How to Use iBooks Author as a Teacher

This past January, Apple came out with a slick new FREE app for OSX as part of their initiative to establish themselves permanently (or maybe even marbleize themselves) in the world of Academia.   With the popularity of the iPad selling at a ridiculous rate, Apple followed through with Steve Jobs’ vision of digital interactive textbooks.  The iPad is the device to do it too.

Apple ushers in iBooks Author – an app for MacBooks and iMacs that allows ANYONE to create a textbook formatted for the iPad.  As an educator, you maybe asking, “What’s this have to do with me?”
Good question.  Here is the video that Apple put together to show off their product:

“I Don’t Have Time to Make a Textbook”

Neither do I.  That’s why I don’t recommend making one.  If you want to have an all digital eBook version of your current textbook that you use in your class, I would recommend browsing the iTunes store first.  If you merely took your current hardcover textbook you use and paraphrased it into iBooks Author that’s 1) redundant 2) a waste of your time 3) most likely illegal.  Leave it to the textbook companies to create the textbooks.

So why should you care about iBooks Author?  As an educator, let’s practice what we preach and think outside the box.  How else could I use iBooks Author in my classroom?

Research Papers

Since iBooks Author is free, it should be fairly simple to install on a lab or cart full of computers.  Instead of the same old typed, double-spaced research paper, have students create their own mini iBook with interactive elements that they find.  You can still include MLA formatting as part of the grading criteria, but now their final product is downloadable by the rest of their classmates.  It’s also a possible resource for another curriculum area depending on the topic (a topic on a particular disease might be used in Science or Health class).

Reference Manual

I have been personally working on this one.  There are certain writing concepts that I teach in my classroom throughout middle school (i.e the four sentence types, proper dialoge punctuation, pronoun usage that leads to narratives, verbs forms that lead to how to keep a piece of writing in the same tense, etc.)  Mainly, they are concepts that don’t come from a specific textbook, but rather from reading countless stories, research papers, journals, letters and many other types during my first year or two of teaching and noticing that these were some of the most common areas where grammar was being misused.  They are also concepts that need constant repeating/reviewing with every writing assignment beyond middle school.  Once I have them again in Creative Writing in high school,  I sometimes notice the same mistakes, though fewer.  So rather than rewriting these concept reminders over and over in the margins, it would be nice to just circle the mistakes and say, “See reference manual for reminders on Complex Sentences.”

And because I’m in a school district that is 1:1 with iPads in grades 9-12, students can download the manual and always have it.  They could even use it as a reference in other classes!  But you could have just one iPad in your classroom, and have students ask to see the reference manual, or they can download it on their personal iPod Touch for reference.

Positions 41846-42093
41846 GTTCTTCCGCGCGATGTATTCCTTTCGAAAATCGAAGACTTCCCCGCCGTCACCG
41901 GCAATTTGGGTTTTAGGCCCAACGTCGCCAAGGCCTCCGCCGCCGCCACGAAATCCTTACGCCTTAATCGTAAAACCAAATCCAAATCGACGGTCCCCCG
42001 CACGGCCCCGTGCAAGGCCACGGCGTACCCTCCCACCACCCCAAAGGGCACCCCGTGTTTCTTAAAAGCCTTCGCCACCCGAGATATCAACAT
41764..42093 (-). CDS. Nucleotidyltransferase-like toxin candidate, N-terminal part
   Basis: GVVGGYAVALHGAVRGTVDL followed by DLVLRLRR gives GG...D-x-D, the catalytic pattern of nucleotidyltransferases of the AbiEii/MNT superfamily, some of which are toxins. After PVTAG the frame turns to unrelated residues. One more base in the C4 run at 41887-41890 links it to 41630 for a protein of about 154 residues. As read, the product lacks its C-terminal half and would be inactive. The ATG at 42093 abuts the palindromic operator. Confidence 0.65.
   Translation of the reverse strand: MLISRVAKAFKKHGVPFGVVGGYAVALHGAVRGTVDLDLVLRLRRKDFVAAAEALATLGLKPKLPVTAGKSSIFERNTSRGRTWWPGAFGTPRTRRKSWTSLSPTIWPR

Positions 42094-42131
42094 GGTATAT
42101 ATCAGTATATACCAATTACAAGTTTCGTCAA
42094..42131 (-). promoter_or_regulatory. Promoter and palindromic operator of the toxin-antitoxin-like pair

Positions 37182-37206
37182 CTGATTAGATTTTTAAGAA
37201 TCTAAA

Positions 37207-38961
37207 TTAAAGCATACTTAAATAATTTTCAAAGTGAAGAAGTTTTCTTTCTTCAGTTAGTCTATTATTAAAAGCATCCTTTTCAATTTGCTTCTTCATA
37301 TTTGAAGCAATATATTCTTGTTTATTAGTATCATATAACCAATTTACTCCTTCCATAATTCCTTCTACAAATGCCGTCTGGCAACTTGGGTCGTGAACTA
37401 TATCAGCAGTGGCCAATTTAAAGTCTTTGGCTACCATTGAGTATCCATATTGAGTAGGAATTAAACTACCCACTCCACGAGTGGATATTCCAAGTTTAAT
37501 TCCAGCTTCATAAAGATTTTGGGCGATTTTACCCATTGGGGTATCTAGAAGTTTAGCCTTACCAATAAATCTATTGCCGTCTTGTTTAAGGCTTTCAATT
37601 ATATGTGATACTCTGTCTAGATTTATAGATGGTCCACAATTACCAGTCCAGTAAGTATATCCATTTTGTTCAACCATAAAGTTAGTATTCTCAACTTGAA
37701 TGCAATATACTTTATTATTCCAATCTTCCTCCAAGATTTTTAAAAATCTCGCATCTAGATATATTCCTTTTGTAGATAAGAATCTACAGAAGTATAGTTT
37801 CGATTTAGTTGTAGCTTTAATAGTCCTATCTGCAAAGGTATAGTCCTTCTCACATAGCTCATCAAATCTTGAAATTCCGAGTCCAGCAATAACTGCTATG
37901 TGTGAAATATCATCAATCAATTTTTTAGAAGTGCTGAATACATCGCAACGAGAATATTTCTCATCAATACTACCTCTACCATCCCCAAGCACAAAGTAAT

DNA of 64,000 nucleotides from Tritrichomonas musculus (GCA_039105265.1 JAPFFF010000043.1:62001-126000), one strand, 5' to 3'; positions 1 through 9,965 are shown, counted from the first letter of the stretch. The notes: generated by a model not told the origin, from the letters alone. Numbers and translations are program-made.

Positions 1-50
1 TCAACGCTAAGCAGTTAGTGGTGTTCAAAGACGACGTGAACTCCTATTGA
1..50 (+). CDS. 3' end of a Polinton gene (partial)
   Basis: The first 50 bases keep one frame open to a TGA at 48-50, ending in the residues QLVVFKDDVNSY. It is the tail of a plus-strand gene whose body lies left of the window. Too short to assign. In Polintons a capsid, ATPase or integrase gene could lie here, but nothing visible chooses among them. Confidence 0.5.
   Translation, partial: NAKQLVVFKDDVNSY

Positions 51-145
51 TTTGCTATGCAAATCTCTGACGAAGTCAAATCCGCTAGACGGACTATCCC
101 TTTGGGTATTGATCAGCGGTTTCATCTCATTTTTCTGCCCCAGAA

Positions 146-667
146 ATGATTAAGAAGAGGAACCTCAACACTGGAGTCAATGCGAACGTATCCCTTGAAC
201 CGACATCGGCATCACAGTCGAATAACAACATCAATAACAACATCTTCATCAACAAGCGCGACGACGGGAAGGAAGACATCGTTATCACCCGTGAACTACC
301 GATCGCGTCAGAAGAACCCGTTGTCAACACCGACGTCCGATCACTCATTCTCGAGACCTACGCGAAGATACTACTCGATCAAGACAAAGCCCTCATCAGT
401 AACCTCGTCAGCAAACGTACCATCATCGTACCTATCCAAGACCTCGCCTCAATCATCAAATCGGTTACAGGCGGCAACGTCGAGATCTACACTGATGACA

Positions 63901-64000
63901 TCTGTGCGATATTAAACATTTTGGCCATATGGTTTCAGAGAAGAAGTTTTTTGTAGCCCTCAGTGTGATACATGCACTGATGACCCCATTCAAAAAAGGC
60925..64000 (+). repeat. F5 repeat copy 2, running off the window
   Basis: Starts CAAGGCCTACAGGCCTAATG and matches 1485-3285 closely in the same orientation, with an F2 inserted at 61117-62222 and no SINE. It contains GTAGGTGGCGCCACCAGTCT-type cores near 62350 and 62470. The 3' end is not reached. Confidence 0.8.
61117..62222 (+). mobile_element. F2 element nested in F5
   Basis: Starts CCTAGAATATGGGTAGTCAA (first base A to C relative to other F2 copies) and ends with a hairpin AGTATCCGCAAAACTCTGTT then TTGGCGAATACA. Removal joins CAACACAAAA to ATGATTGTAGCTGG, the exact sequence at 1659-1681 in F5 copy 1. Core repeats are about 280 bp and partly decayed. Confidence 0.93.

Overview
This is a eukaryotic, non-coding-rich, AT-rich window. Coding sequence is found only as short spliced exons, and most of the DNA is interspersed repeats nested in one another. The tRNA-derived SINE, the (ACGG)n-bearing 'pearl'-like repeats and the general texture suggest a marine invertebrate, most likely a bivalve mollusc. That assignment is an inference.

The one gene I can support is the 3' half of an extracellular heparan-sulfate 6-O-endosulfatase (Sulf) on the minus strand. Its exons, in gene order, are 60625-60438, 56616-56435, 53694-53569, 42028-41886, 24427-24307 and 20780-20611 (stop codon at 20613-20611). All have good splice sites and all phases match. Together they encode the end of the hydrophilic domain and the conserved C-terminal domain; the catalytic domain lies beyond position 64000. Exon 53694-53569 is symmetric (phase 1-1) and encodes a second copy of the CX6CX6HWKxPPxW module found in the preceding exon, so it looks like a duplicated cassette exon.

It’s just a beginning, but here is what I have so far. CLICK HERE

Unit Organization

This one may be iffy, but I’m going to throw it out there.  Have you ever been told that you are teaching a new class that has been taught by another teacher?  Have you ever gone to get their material for the class only to have it handed over in file folders or even a flash drive with tons of files?  “There you go.  There’s the whole unit.” And now you’re left to figure out in what order the materials were organized in order to effectively teach the unit or class.  If you’re like me, if you don’t know how it fit into the unit, it never got used.  Or maybe you simply modified and recycled in some some way.

Now imagine being able to literary drag and drop all of those resources into iBooks Author and organize it the way you teach it!  This includes your documents, photos, audios, videos, and evn those Keynotes that you have made!  You are not recreating anything; you are simply organizing and maybe adding some explanation.  For you, this may not be that big of a deal.  But maybe there is a student that would like to have a copy of it.  Or better yet, what if (due to changes in staff) you now no longer teach the class and your predecessor is looking for your resources.  You simply give them the iBook file that you created to organize your unit/class along with the flash drive.  Makes their job easier.  Or can you imagine being the one receiving the iBook?  The countless hours of trying to figure out how all of the pieces fit together to form a coherent unit.  It’s pure bliss if you ask me.

What Are You Waiting For?

Allow me to recap:

  1. It’s one of the easiest apps to use that Apple has designed.
  2. Operates on OSX, but exports to iBooks on the iPad and iPod Touch.
  3. IT’S FREE!
Download it to start creating your own book, reference manual, or whatever you deem necessary for you or your students.  
I listed three.  Can you think of other ways to use iBooks Author in your classroom?  Think outside the box.
Mr. Bormann
English Rocks!

P. S. Leave your ideas in the comments below.

P. S. S.  Looking to add more widgets to your iBooks?  Check out this great website –

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